NEW YORK, USA – UN Special Rapporteur on freedom of religion or belief Ahmed Shaheed reported his findings on the growth of the anti-Semitism to the general assembly on Friday, in New York and advised that: “Anti-Semitism is the canary in the coalmine of global hatred.” He continued: “To counter anti-Semitism, which is “toxic to democracy” and poses “a threat to all societies if left unaddressed”, countries must invest more in education”.
Shaheed noted that anti-Semitism is rising amongst groups associated with both the political right and left: “I am alarmed by the growing use of anti-Semitic tropes by white supremacists, including neo-Nazis and members of radical Islamist groups, in slogans, images, stereotypes and conspiracy theories to incite and justify hostility, discrimination, and violence against Jews. I am also concerned about the increasing expressions of anti-Semitism emanating from sources in the political left and about discriminatory State practices towards Jews.”
In his report, the Special Rapporteur described the Holocaust against the Jews during the Second World War, as a graphic example of the way that religious and racial hatred can lead to genocide and the destruction of societies.
Nevertheless, an increase in anti-Semitism incidents is being reported internationally including violence, discrimination, and expressions of hostility and the problem is being boosted by the internet, with online anti-Semitic hate speech prevalent.
Invest in education
Shaheed described anti-Semitism as the “canary in the coalmine of global hatred”, which presents serious challenges to the elimination of all forms of intolerance, hatred, and discrimination based on religion or belief, and poses risks to members of minorities everywhere, as well as to Jews. Shaheed urged countries to invest in education and training, at all levels, to enable a better understanding of anti-Semitism: “education is a key factor in addressing issues and preventing future incidences of hate” and insisted on the importance of engaging with the younger generation, to ensure that they reject anti-Semitism. A global coalition is needed, he continued, to speak out against anti-Semitism, and education is a vital tool to achieve this end.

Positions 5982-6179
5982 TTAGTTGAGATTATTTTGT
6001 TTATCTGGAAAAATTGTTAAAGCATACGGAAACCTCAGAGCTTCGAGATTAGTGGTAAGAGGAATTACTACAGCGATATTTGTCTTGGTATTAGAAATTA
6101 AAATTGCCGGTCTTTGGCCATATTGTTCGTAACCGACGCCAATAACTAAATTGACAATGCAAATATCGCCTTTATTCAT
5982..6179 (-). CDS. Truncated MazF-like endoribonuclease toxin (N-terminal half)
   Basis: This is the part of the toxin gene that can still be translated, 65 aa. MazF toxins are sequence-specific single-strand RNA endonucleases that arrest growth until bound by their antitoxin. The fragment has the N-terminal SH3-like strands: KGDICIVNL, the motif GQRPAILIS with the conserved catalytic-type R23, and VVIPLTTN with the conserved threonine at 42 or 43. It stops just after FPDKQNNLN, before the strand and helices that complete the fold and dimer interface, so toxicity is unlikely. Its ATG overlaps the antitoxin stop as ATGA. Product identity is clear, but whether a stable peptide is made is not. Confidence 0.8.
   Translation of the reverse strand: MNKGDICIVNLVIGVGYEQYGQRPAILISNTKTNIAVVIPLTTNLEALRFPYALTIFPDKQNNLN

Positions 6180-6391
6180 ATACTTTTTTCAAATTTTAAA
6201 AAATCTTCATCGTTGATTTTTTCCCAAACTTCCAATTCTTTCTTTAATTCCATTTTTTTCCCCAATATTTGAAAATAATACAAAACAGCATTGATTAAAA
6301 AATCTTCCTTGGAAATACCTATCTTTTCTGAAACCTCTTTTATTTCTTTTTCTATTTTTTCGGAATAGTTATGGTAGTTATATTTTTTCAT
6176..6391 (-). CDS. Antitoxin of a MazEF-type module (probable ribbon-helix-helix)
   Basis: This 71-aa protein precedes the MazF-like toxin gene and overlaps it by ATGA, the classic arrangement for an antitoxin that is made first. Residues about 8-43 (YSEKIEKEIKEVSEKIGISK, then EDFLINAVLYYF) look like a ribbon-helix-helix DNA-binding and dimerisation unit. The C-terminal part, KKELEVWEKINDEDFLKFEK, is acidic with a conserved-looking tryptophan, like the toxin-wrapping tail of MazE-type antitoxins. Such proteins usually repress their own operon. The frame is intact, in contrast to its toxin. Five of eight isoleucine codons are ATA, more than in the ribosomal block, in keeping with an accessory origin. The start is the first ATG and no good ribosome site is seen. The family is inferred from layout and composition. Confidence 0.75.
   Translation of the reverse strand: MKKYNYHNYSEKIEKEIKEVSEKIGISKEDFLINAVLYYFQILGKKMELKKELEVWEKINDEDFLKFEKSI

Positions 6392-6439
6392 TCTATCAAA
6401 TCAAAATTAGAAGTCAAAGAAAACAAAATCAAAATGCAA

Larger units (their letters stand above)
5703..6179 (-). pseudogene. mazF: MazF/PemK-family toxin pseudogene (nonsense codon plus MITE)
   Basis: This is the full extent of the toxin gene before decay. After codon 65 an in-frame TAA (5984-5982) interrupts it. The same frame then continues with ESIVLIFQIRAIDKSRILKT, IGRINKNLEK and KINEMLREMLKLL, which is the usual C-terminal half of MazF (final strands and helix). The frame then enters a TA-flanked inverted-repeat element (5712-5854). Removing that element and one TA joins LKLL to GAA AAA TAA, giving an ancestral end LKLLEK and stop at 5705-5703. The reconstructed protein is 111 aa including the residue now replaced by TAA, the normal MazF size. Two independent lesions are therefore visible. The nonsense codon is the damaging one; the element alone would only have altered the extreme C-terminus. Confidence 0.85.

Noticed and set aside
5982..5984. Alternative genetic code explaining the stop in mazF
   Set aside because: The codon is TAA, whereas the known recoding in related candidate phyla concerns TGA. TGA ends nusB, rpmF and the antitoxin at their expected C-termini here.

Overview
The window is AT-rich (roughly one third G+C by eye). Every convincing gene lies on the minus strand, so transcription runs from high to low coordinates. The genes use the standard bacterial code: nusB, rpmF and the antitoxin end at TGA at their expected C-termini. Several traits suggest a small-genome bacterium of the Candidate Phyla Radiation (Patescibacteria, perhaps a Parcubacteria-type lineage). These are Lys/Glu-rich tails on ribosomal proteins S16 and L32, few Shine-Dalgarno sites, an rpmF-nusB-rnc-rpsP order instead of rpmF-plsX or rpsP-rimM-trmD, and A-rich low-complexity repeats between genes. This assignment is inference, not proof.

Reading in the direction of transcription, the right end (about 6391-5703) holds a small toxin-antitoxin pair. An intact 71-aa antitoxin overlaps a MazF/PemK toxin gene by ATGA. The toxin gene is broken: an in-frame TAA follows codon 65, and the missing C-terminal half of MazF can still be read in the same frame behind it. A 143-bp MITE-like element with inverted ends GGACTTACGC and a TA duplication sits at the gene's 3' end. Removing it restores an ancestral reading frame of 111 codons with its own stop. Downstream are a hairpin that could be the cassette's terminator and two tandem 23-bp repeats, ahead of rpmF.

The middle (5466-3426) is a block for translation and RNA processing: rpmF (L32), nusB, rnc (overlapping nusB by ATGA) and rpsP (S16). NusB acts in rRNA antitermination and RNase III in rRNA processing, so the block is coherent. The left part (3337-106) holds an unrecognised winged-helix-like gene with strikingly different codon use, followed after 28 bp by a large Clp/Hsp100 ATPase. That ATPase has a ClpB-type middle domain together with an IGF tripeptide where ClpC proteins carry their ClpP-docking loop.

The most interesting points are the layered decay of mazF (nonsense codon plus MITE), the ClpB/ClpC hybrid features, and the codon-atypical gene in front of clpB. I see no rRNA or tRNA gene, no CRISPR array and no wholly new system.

Enforce laws, empower citizens
The problem, he pointed out, is a human rights issue, that affects a whole range of rights, including the right to life. It is also widespread, coming from all sectors of society, including world leaders and heads of state, a phenomenon Shaheed described as “very serious”.
The Special Rapporteur called for anti-Semitism to be placed within a wider human rights framework, in which citizens are empowered with the requisite critical thinking, empathy, and literacy to withstand and reject extremist ideologies, including anti-Semitic propaganda.
States must also make incitement to discrimination, hostility, or violence based on religion or belief, including against Jews, illegal, added Shaheed, and ensure that these laws are enforced. Besides, members of civil society have a role to play, recommending inter-faith networks aimed at advancing social cohesion.
Shaheed said that he is heartened by the growing investment by states in tackling anti-Semitism; whilst the world has been struggling to tackle online hate, some technical solutions are emerging as potential answers, and States are now better equipped to deal with the problem.
“There is a growing recognition that hatred undermines all societies and a growing awareness that we need to act. And this is the first towards us getting it right”, the UN Special Rapporteur on freedom of religion or belief said.